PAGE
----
Wearing a soiled nappy for too long can cause your baby nappy rash which alarm parents and annoy babies. The rash appears when the skin gets irritated and inflamed that usually occurs around the nappy region. It typically appears as patchy red and tender skin with blisters. In this article, we suggest simple at-home treatments to handle or prevent it.
What could cause nappy rash?
- Infrequent diaper change
Wearing nappies for too long can lead to rash from long exposures to a wet environment and constant contact with the nappy. Frequent pooping and peeing can make the nappy constantly wet.
- New changes
Baby wipes, new nappy brands or clothes detergent might be causing your baby’s nappy rash. New foods, especially solids, change the content of their poop and the frequency.
- Infections and antibiotics
Other skin or yeast infection can spread to the nappy region— buttocks, thighs and genitals. Use of antibiotics can kill both bad and good bacteria that help protect the skin from rashes.
How to prevent it?
- Regular nappy change
Change the soiled nappy frequently and avoid letting your baby’s bum having direct contact with his pee or poop for a long period of time.
- Use hypoallergenic products that are baby-friendly
Use warm water to clean your baby and opt for fragrance-free soaps. Make sure your baby’s nappy region is air-dried and use ointments that contain petroleum and zinc oxide if needed.
- Choose the right size and material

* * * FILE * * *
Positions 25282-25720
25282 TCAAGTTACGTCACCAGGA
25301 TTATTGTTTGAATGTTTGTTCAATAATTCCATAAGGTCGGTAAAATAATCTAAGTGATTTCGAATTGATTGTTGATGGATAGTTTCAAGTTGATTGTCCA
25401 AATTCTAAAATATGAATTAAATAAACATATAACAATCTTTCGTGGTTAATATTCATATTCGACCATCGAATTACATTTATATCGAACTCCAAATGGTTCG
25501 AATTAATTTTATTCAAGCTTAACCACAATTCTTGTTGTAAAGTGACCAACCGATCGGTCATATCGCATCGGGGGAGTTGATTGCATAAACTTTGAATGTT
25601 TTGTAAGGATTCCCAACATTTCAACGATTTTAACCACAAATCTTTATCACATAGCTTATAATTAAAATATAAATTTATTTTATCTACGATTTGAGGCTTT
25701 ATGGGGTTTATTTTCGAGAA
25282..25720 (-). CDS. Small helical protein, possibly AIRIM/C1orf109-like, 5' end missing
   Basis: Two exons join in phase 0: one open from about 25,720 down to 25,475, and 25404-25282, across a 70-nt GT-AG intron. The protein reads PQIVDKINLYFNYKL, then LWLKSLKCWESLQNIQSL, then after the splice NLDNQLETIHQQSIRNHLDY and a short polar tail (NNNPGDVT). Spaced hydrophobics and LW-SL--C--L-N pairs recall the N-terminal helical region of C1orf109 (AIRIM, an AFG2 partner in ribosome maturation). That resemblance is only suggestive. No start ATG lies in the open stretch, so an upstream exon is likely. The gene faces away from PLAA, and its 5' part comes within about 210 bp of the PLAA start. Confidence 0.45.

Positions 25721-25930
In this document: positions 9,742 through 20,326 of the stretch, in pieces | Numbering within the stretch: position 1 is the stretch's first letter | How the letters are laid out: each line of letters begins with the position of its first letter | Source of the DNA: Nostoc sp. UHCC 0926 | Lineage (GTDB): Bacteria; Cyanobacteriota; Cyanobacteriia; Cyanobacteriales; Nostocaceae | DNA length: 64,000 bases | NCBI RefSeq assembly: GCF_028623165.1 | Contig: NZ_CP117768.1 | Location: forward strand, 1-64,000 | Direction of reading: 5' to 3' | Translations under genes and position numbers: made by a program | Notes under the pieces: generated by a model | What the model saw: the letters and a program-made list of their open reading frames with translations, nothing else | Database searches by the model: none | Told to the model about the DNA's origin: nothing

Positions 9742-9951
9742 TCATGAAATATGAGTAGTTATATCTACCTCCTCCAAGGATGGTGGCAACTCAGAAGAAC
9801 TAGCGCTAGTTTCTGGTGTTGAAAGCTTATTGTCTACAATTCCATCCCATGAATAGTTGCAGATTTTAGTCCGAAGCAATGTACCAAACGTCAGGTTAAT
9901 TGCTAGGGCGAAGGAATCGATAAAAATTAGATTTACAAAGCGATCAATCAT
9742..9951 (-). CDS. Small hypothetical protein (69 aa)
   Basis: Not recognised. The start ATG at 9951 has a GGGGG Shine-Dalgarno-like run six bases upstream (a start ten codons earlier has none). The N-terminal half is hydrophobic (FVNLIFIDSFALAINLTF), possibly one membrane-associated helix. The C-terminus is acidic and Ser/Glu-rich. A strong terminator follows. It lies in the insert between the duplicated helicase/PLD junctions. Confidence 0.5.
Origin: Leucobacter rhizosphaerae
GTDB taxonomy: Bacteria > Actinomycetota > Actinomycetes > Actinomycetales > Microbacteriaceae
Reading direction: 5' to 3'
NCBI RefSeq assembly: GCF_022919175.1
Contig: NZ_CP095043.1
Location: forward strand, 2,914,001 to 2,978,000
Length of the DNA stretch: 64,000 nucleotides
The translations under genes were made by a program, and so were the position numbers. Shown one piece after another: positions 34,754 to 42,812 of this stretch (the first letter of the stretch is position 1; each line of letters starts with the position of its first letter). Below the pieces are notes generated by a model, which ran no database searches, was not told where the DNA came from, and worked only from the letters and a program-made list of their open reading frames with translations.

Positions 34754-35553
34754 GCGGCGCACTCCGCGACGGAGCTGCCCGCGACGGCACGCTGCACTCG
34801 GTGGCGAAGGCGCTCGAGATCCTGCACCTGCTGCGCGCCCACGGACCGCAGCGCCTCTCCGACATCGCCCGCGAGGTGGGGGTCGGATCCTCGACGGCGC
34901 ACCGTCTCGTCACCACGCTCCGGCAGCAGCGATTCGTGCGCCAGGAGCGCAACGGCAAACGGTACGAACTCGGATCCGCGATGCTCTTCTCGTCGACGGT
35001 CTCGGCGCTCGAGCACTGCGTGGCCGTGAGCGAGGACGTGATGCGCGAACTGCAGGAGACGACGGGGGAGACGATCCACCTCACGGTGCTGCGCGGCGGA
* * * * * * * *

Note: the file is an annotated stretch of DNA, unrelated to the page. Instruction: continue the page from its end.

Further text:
Nappy and clothes that are too tight will rub against the skin and cause more irritation. Choose breathable materials such as cotton which absorbs sweat and more suitable with our tropical climate.
How to treat nappy rash?
- Know what the cause is and act accordingly
- Apply a protective barrier (petroleum jelly, ointments) with every change
- Low-potency steroid creams can help if the rash is hard to cure
- If combining different creams, apply the protective barrier last
Should I use cloth or disposable nappies?
No major difference. See what works best for your child and apply the same principles above.
When to see a doctor?
Have your child examined if the rash:
- Is severe or unusual
- Gets worse despite home treatment
- Bleeds, itches or oozes
- Causes burning or pain with urination or a bowel movement
- Is accompanied by a fever
If your baby’s skin doesn’t improve after a few days of home treatment, talk with your doctor. Sometimes, you’ll need a prescription medication to treat nappy rash.